Parasitic worm may be cause of mysterious seizure disorder in children
The parasitic worm Onchocerca volvulus may be the cause of a childhood seizure disorder called Nodding Syndrome. (Avindra Nath, M.D., NIH/NINDS)
Published Wednesday, February 15, 2017 2:01PM EST
A parasitic worm may trigger the onset of a mysterious and incurable seizure disorder affecting children in parts of Africa, according to a new study.
The study’s lead author Dr. Tory Johnson, from Johns Hopkins University, led experiments for the U.S. National Institute of Neurological Disorders and Stroke in a multinational effort to understand what was causing a progressive and often fatal type of epilepsy known as Nodding Syndrome (NS).
“What happens is that previously healthy children develop what are called atonic seizures, so they lose muscle tone, and we see that in the neck and the head sort of tips forward,” Johnson explained in a phone interview with CTVNews.ca from Baltimore, Md. on Tuesday.
According to the World Health Organization (WHO), NS typically affects children between the ages of five and 15 years old, although there have been a few cases reported in children as young as two years old and in adults up to 32 years old.
NS can lead to progressive cognitive dysfunction, neurological deterioration, stunted growth and the nodding of the head during seizures, according to the WHO website.
Johnson said there’s no cure for NS and that it’s currently being treated with valproic acid and other anti-seizure medicines to help with the symptoms.
She said cases of NS has been restricted to South Sudan, northern Uganda and regions in Tanzania and that access to medication is a real concern in some of these areas. According to WHO, the disease was first documented in Tanzania in the late 1960s.
Finding a link:
Johnson explained that the African Ministry of Health and the U.S. Centers for Disease Control and Prevention (CDC) showed there was a consistent association with the parasite Onchocerca volvulus, which can cause blindness, and NS.
Johnson said her group of researchers wanted to figure out if the body’s immune system was inappropriately reacting to the parasite and causing inflammation or an autoimmune process causing NS because the parasite itself can’t enter the brain. The parasitic worm is transmitted into the body through black flies’ bites.
Through experiments comparing children with NS to other children without the disorder in the same villages, they discovered that children with NS had increased levels of an antibody that recognized a protein called leiomodin-1, found naturally in the brain. The parasitic worm Onchocerca volvulus has several proteins that resemble leiomodin-1, which tricked the children’s immune system into attacking their brains’ healthy proteins.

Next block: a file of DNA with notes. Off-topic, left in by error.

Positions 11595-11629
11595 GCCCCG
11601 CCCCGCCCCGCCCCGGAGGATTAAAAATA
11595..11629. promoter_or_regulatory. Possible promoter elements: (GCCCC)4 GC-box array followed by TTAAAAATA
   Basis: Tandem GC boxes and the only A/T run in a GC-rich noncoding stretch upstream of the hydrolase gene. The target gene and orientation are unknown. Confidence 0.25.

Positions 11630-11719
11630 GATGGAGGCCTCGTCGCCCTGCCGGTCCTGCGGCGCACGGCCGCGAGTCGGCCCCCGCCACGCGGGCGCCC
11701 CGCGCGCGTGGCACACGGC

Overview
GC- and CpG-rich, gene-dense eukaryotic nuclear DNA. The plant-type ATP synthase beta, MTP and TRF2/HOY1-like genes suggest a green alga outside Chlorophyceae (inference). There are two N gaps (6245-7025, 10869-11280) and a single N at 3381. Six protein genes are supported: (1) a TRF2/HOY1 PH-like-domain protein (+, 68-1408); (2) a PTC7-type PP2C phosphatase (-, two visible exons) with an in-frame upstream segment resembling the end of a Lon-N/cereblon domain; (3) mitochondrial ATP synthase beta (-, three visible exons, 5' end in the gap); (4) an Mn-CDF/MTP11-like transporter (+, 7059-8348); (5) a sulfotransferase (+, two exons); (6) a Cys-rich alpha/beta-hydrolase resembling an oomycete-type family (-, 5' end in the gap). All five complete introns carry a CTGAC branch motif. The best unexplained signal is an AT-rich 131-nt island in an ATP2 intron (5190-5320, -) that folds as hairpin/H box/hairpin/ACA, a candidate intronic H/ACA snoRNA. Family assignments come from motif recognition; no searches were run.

“These kids are getting infected with the parasite Onchocerca and their immune systems are doing a great job and attacking it, but several of the proteins that this worm makes really resemble proteins that are being expressed in the human brain,” Johnson explained.
Johnson said this process known as “molecular mimicry” doesn’t happen all that often and that every child infected with the parasitic worm won’t necessarily develop NS.
Dr. Avindra Nath, the Chief of the Section of Infections of the Nervous System at the National Institutes of Health (NIH) and National Institute of Neurological Disorders and Stroke (NINDS) called the findings an “important breakthrough” in understanding NS.
“We think that our observations for the first time really provide a testable hypothesis that can be explored in the field,” Nath said.
Where the parasite is found:
The parasitic worm connected with NS has been found in other areas without NS cases, such as sub-Saharan Africa but it is also prevalent in Yemen and Latin America, according to WHO.
The researcher said there are a few possible explanations as to why NS hasn’t been a problem in other areas where the parasite is found. One of them is that other places may have more access to anti-parasitic medicines and the parasitic worm is better controlled in those places. Another reason may be that children in the affected areas have a different genetic background that makes them more predisposed to the disorder. She also added that the worm itself may be a little different in the affected regions.
Prevention is key:
Johnson said the most meaningful takeaway from the study is to focus on preventing infection with the parasite to avoid further cases of NS.
“An ounce of prevention is worth a pound of cure,” she said.
Johnson cited a general deworming medication called ivermectin as a cheap and easy defence against parasites that has been useful in preventing NS. She said limiting black fly populations through aerial spraying is a much more difficult undertaking in some of the affected regions, especially in remote villages.
Johnson acknowledged that preventative measures don’t help the families with children already suffering from NS and that further research into treatment options will still need to be conducted.